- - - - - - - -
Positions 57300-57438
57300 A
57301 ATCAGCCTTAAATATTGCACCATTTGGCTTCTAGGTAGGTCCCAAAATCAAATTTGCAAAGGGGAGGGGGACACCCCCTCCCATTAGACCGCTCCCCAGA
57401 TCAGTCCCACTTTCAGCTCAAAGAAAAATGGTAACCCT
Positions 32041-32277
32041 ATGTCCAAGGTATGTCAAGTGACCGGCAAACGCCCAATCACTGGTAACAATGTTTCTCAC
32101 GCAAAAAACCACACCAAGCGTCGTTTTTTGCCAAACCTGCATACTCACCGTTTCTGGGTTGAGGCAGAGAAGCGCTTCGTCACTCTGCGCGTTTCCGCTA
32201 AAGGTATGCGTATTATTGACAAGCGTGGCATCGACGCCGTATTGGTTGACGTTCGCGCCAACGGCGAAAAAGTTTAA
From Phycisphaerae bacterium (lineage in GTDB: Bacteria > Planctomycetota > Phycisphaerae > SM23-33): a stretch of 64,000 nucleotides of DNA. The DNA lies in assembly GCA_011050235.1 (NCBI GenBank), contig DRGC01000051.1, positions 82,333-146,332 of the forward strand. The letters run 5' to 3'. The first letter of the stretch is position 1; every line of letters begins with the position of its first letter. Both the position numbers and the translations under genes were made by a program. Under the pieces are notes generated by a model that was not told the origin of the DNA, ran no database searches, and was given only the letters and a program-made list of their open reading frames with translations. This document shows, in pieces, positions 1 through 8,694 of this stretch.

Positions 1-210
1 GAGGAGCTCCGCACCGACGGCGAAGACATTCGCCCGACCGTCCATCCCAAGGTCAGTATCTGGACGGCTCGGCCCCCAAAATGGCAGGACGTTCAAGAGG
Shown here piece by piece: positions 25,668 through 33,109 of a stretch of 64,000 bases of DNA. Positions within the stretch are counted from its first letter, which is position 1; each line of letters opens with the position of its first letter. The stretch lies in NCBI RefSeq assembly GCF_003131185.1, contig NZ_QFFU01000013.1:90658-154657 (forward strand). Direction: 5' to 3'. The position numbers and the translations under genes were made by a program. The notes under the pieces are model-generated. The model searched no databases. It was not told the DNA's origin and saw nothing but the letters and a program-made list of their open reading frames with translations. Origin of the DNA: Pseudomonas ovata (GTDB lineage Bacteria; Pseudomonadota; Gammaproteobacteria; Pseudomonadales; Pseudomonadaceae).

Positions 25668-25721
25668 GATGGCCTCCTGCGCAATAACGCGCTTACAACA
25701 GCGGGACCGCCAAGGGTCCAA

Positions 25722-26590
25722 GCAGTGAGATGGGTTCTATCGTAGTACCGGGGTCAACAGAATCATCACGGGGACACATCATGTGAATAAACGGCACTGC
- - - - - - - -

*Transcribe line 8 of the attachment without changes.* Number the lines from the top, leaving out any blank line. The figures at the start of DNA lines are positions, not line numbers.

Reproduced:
32201 AAGGTATGCGTATTATTGACAAGCGTGGCATCGACGCCGTATTGGTTGACGTTCGCGCCAACGGCGAAAAAGTTTAA